In my experience as a columnist, fans are usually the second-most surprised that a player's play is decreasing with age—sometimes even long after they've fallen off the proverbial cliff. In many instances, the player himself is the most surprised. 

Everyone expects to be the outlier. Yet for every Brett Favre, who played well into his 40s, there are dozens of quarterbacks for whom Father Time waits much less patiently. Check out this quarterback age curve courtesy of Chase Stuart of Football Perspective: 

I'll let Mr. Stuart explain what the lines mean:

The blue line represents the average performance based on the number of quarterbacks actually playing in the NFL that season; the red line shows the aging patterns when you divide by the total number of passers in the group.

Taking a look at that red line, it's easy to see what the "prime" a quarterback really is. It's not a Favre-esque 40; it's closer to 29 and ends in the early 30s. Taking a look at that makes what Peyton Manning and Tom Brady do all the more impressive.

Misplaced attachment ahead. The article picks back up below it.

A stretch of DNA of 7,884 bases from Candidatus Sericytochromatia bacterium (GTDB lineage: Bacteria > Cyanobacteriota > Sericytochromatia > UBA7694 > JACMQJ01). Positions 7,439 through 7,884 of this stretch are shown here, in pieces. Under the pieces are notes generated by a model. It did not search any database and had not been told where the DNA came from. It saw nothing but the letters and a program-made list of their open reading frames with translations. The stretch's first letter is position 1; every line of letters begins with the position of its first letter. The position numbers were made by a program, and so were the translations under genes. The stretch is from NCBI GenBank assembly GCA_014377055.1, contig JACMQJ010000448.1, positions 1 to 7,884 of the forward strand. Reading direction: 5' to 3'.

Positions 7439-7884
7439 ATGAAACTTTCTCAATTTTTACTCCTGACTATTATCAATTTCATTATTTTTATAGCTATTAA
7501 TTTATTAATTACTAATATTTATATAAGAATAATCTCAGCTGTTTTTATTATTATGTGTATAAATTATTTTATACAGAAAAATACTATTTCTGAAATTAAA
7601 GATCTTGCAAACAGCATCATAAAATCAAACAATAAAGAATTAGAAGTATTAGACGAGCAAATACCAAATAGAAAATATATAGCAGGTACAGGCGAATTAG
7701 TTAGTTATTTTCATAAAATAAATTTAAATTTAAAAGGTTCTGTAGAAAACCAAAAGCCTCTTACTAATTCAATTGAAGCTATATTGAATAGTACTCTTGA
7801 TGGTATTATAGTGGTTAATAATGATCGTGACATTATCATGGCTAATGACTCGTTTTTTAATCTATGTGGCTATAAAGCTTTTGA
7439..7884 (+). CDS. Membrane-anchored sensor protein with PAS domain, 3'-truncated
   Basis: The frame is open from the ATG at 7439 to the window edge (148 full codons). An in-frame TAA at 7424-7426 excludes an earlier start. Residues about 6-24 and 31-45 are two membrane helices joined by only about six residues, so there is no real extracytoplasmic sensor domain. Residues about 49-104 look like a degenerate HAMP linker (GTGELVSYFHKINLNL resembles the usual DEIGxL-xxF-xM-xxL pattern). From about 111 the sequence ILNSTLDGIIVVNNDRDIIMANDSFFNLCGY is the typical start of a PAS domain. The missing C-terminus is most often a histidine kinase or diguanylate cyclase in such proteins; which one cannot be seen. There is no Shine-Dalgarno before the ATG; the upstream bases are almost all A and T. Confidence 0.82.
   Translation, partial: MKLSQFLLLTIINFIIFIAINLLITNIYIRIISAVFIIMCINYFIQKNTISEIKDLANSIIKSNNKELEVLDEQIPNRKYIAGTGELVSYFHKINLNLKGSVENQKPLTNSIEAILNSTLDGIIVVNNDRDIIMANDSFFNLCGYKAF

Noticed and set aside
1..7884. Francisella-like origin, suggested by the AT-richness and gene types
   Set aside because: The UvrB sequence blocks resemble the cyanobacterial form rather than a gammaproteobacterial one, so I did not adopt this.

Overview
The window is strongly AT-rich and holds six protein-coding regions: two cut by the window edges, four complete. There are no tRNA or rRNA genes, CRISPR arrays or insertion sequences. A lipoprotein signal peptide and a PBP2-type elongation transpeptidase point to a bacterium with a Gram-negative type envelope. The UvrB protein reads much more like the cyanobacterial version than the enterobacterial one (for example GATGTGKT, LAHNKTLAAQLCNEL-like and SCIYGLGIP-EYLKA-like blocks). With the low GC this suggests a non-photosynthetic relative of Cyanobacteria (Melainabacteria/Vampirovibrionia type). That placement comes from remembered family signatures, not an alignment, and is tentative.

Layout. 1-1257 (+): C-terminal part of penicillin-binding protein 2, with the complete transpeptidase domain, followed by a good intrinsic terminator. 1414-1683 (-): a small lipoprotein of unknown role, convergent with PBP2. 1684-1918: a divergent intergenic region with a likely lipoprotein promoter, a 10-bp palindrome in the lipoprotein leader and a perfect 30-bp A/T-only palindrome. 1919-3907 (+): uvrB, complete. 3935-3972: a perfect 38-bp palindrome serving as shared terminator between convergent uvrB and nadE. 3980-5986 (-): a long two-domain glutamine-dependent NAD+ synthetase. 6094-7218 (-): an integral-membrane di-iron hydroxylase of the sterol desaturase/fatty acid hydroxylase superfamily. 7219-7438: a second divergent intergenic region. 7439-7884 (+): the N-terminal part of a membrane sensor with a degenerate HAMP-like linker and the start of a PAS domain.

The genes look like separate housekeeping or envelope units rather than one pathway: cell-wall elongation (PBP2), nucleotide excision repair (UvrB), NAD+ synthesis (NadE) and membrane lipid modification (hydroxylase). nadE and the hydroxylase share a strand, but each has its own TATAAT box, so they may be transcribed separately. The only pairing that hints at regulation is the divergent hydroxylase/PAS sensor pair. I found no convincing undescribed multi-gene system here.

That's just the quarterbacks. For perimeter players like defensive backs, running backs and receivers, where speed is of the utmost importance, that decline can be both earlier and sharper. 

Carson Palmer (33), Matt Schaub (32), Steven Jackson (30), Ike Taylor (33), Champ Bailey (35) and Justin Tuck (30) are just some of the players that have disappointed in 2013 and look as if their best days are behind them. 

More jarring and abrupt for players, franchises and fans is when a player's decline is exacerbated by injuries. At the very least, an injury (or, more common, repeated injuries) can accelerate the decline down the aging curve. Worse yet is the traumatic injury that can send a player hurdling several flights down the curve. 

Terrell Davis was a star running back for the Denver Broncos at the height of the John Elway/Mike Shanahan era and helped shoulder the load on the way to two Super Bowl titles. Although he played only seven years, he was an NFL MVP and three-time All-Pro.